The Metronome monument of Prague links seamlessly to the story of the Museum of Communism, both feeding off the city’s recent history. In a city of hundreds of museums, it is strange that this one often gets overlooked. It isn’t the easiest place to find, hidden inside the 18th century palace of a Czech aristocrat which now has a McDonalds and a casino in its midst, quite an ironic symbol of how the Czech Republic has grown from the oppressed communist satellite state of the Soviet Union, to a country of modernity and capitalism. Walk through the McDonalds on Na Prikope, which sits between Hugo Boss, Mango, G-Star and Hamleys, and take the stairs up to the first floor and you will find yourself amongst one of the most bizarre collections of communist memorabilia.
A Statue of Stalin at the Museum of Communism
The museum was founded by American political science major and bagel mogul, Glenn Spicker. He set himself on a mission to collect relics and every day artefacts from the Czech Republic’s communist past, searching flea markets and junk shops across Prague. The displays of statues, posters and every day objects exhibit the period from the end of World War II, to the Velvet Revolution of 1989, during which time Czechoslovakia was governed by the communist Soviet Union. The artefacts are surrounded by story-telling texts and multimedia presentations which remind the visitor about the horrors of “Communism - the Dream, the Reality, and the Nightmare”.
*Find the Museum of Communism on the junction of Havirska and Na Prikope
The Lennon Wall
The Remain Camp Express Their Feelings About Brexit
I have already written about the Lennon Wall in my article ‘The Art of Prague’, but it is certainly worthy of a mention here too. It is not only unusual in many ways, but it also lends some light relief and the perfect antithesis to the communism related sights mentioned above. The Lennon Wall was once a normal brick wall, but in the 1980s, it was covered in Lennon and the Beatles inspired graffiti by young Czechs who were desperate for change and ultimately, peace.
An Ironic Message Left Before the US Elections
Since the Velvet Revolution of 1989, the wall has been used as an outlet for any grievances, and while initially this led to a clash between students and security police on Charles Bridge, the wall has continued to play host to the words of the world’s people, symbolising ideologies such as peace and love.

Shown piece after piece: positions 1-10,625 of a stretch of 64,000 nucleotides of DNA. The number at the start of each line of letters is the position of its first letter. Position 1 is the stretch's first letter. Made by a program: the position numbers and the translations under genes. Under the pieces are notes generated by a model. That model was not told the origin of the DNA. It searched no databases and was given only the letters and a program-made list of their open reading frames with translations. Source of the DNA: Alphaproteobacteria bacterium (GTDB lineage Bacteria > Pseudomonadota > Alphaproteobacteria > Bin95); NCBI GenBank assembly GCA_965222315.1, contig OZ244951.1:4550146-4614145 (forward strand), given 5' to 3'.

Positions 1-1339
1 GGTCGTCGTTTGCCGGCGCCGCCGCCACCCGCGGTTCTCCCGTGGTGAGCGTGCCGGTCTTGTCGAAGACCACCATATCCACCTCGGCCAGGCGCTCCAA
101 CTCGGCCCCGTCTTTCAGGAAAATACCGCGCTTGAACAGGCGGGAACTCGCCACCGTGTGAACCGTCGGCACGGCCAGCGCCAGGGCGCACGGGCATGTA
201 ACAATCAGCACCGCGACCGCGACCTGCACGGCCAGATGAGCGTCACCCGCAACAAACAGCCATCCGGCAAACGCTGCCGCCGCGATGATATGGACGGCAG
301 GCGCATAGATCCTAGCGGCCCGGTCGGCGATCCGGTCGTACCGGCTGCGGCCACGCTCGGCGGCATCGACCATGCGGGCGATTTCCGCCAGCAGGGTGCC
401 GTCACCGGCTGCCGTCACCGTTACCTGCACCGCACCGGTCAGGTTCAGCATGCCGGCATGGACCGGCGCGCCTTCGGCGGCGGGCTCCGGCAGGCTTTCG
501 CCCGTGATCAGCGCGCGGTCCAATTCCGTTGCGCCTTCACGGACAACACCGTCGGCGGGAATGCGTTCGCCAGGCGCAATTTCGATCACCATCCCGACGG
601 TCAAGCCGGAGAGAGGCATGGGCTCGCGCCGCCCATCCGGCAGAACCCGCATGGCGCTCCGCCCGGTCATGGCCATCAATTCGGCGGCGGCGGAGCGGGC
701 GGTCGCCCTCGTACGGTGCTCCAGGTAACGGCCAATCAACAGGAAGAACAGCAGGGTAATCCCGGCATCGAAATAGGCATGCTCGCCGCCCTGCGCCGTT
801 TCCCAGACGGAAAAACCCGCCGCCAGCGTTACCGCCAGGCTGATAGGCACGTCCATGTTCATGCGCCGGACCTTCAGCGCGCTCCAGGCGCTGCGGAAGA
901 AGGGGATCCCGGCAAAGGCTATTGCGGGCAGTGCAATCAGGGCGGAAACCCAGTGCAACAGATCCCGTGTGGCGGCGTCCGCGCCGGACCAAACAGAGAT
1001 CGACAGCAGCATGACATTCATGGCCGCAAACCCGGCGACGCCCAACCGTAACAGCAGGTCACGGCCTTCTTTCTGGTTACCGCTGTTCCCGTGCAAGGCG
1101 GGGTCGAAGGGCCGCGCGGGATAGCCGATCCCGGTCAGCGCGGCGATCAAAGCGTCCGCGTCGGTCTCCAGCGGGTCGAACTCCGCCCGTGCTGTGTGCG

Leave Your Own Message on the Lennon Wall
The wall changes every day; you can even buy some paint and leave your own message to the world if you wish.
*Cross Charles Bridge from old Town, turn left onto Lazenska and keep following the road round
David Cerny and the Man Hanging Out
Moving on from the people’s art to modern art, David Cerny, Prague born artist and sculptor, always has a number of weird and wacky pieces on display around the city, some temporarily, some more permanent. Cerny came to prominence in 1991 by painting a Soviet tank pink, to serve as a war memorial in central Prague. The tank was a national cultural monument at the time and he was arrested for his actions. In defiance, his fans took themselves to the tank and painted it pink once again. Since then, David Cerny has left his controversial art work all over the city.
'Man Hanging Out' by David Cerny
One of the more difficult to find is the ‘Man Hanging Out’, created in 1996 as a statement about intellectualism in the 20th century. Walk under it by accident and you may well think that somebody is in real trouble up there! In fact, it is a statue of Sigmund Freud, meant to make people look up and consider whether intellect can truly have any great affect on our future.
* From Karlova, walk south along Husova, you will find Freud at the junction with Betlemske nam
The Tunnel of Books
David Cerny may well think that intellectualism is at a loss, but the Prague Municipal Library thinks otherwise. The Tunnel of Books is a sculpture by Slovak artist, Matej Kren, which he actually named ‘Idiom”. Kren created a cylindrical tower built from hundreds and hundreds of books and then used mirrors inside to create the illusion of infinity. The artist wanted viewers to connect knowledge with infinity, suggesting that you can always learn and that knowledge should be passed on.
Unfortunately, at the time I was in Prague, the Municipal Library was closed for refurbishment and I was unable to see the sculpture for myself.
* The library is located at the back of the Klementium on Platnerska